Experiencing the UNFCCC Negotiation
Posted by NYCA Blogger on November 30, 2011
I started my involvement in this never ending climate change negotiation since 2009 from the COP 15, Copenhagen, Denmark. After completely two years, I am here in this beautiful city of Durban, South Africa to attend another most awaited united nation climate change conference – COP 17/CMP 7. With the slogan “Working Together, Saving Tomorrow Today”, the COP 17 already started in Durban from 28 November 2011. Around 20,000 delegates from more than 190 countries are gathered here for this mega event and billions of people all over the worlds are keeping their eye open on it.
Future of the Kyoto Protocol, long term cooperation under the UNFCCC, technology mechanism to promote clean energy and adaptation related technology, adaptation framework, green climate fund, etc are the major agenda for the COP 17. The outgoing president of the COP, Patricia Espinosa urged to the negotiators in opening plenary of the COP 17 that “action and leadership from all in this room to find a common solution to secure the future of generations to come is required”. Mr. Jacob Juma, the President of the Republic of South Africa in his opening speech clearly mentioned that “adaptation is a key priority for the SIDS, LDCs and African Countries”. He also added that the COP 17 outcomes must be recognised that solving the climate change cannot be separated from the eradicating poverty.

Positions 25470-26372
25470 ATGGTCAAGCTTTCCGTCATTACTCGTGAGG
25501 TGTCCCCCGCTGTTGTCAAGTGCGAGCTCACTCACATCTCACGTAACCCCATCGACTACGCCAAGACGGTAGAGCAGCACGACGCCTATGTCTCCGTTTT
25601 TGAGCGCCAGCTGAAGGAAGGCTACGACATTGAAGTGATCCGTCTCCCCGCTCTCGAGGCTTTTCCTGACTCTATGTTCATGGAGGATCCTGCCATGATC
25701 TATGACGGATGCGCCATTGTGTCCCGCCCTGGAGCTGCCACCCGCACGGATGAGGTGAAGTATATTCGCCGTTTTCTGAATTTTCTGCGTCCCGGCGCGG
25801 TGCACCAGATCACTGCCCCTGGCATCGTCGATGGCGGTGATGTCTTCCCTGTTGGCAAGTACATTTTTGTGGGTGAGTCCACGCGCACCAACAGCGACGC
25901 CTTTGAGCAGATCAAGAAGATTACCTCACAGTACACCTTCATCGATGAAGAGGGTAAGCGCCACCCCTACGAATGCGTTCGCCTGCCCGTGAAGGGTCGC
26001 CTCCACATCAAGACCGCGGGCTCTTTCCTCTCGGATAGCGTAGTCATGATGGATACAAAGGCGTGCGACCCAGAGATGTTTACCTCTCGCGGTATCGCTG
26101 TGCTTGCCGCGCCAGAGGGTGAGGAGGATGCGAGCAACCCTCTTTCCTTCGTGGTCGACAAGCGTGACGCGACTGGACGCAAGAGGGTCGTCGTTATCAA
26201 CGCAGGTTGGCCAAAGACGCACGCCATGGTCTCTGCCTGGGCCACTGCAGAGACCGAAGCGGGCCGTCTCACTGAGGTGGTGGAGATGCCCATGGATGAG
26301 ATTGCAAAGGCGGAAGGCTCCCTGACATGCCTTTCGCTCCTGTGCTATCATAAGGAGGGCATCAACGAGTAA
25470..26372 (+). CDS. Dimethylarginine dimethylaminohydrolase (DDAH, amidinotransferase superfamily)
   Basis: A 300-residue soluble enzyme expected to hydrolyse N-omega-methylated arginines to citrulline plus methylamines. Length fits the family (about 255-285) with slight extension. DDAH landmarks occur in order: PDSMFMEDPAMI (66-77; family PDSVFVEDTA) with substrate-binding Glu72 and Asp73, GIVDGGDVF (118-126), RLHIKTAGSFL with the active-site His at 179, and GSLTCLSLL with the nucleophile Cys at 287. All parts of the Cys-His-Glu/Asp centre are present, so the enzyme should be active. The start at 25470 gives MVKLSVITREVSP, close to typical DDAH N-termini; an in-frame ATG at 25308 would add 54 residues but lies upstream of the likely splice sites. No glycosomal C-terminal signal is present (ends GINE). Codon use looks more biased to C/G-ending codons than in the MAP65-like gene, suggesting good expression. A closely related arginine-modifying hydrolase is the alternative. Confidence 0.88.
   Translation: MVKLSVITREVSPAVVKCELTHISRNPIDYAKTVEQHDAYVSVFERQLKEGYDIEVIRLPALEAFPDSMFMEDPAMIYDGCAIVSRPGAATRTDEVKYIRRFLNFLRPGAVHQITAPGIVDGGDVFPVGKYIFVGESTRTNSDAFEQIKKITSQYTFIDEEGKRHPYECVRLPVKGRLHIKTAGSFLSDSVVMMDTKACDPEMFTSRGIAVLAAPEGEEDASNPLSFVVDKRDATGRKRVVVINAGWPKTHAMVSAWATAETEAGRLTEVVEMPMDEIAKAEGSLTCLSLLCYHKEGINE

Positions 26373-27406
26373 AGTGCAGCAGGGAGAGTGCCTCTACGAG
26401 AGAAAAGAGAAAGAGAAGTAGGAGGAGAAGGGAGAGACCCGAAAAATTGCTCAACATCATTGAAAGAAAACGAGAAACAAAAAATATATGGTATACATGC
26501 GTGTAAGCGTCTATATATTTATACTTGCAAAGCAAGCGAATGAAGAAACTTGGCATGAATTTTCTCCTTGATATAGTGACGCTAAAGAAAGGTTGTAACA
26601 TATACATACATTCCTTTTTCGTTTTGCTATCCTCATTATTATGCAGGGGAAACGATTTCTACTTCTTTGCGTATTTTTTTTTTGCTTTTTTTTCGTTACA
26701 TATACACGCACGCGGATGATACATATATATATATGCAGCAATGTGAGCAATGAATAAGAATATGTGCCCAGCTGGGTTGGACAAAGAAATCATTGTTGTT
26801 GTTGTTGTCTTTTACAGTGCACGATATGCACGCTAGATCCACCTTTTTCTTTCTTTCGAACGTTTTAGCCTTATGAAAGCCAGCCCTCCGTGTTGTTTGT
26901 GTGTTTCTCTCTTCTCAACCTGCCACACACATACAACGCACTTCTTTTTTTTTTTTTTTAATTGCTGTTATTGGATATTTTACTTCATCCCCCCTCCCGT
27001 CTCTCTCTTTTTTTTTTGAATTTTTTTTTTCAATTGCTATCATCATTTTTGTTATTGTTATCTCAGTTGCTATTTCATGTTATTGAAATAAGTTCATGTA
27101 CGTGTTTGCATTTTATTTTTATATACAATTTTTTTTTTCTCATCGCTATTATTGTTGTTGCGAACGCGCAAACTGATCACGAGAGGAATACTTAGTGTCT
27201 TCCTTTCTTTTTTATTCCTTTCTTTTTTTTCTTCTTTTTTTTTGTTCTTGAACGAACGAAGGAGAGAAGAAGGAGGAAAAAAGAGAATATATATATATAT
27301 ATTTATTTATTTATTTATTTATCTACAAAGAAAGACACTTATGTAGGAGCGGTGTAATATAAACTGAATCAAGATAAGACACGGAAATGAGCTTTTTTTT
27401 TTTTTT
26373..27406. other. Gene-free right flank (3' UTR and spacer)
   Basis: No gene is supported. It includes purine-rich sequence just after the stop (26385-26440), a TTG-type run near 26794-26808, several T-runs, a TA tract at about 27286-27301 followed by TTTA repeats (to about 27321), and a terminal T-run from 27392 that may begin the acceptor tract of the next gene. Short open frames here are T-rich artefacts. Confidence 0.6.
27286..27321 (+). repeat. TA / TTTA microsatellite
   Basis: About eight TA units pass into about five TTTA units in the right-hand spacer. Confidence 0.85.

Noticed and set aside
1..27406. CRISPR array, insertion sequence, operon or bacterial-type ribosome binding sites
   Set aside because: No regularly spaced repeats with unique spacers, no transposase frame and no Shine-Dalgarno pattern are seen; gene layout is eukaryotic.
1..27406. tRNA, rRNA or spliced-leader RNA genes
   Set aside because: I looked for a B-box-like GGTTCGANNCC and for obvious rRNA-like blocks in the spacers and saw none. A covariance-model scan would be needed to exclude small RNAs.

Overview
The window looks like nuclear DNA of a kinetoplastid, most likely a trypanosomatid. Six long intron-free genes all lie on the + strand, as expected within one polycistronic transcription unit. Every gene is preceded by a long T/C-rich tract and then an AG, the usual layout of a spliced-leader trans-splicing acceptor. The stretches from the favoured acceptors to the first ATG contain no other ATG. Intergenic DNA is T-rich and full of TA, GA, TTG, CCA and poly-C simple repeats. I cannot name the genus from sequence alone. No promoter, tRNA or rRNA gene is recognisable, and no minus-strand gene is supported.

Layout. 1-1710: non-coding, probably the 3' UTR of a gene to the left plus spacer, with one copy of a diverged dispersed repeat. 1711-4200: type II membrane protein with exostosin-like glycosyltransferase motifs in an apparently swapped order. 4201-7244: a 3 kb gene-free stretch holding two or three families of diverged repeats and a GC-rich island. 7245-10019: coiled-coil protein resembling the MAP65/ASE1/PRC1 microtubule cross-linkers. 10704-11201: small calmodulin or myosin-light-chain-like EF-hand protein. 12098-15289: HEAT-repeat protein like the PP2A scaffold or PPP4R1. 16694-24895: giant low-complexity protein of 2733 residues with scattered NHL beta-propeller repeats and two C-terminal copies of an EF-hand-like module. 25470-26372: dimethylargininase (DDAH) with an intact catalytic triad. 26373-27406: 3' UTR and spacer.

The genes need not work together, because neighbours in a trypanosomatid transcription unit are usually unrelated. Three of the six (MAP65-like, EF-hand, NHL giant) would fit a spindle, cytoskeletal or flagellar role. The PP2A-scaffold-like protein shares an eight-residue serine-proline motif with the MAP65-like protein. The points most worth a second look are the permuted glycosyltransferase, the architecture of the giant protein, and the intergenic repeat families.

It is also nice to see quite good numbers (around 50) of Nepali attending this conference. This can really help to raise the issue of our concern in this international negotiation. Even though it is not enough, there were little home works before the COP. The two days intensive climate change negotiation workshop and pre COP consultations by Climate Change Network Nepal (CCNN) and also by the Ministry of Environment were much helpful. Regular communication among the Nepali delegates through email groups is also very helpful in sharing information and better coordination. We organized the first Nepali meeting in Durban with good participation and initial discussion. However, discussion on the domestic issues and de-satisfaction in this overseas venue almost ruined the energy and expectations of the meeting.
Anyway, I am hopeful for some good outcomes on the international climate change negotiation as well as some learning’s for the Nepali delegates to be united in this kind of international forum.
(Dipesh Chapagain is following the climate negotiation in Durban, South Africa)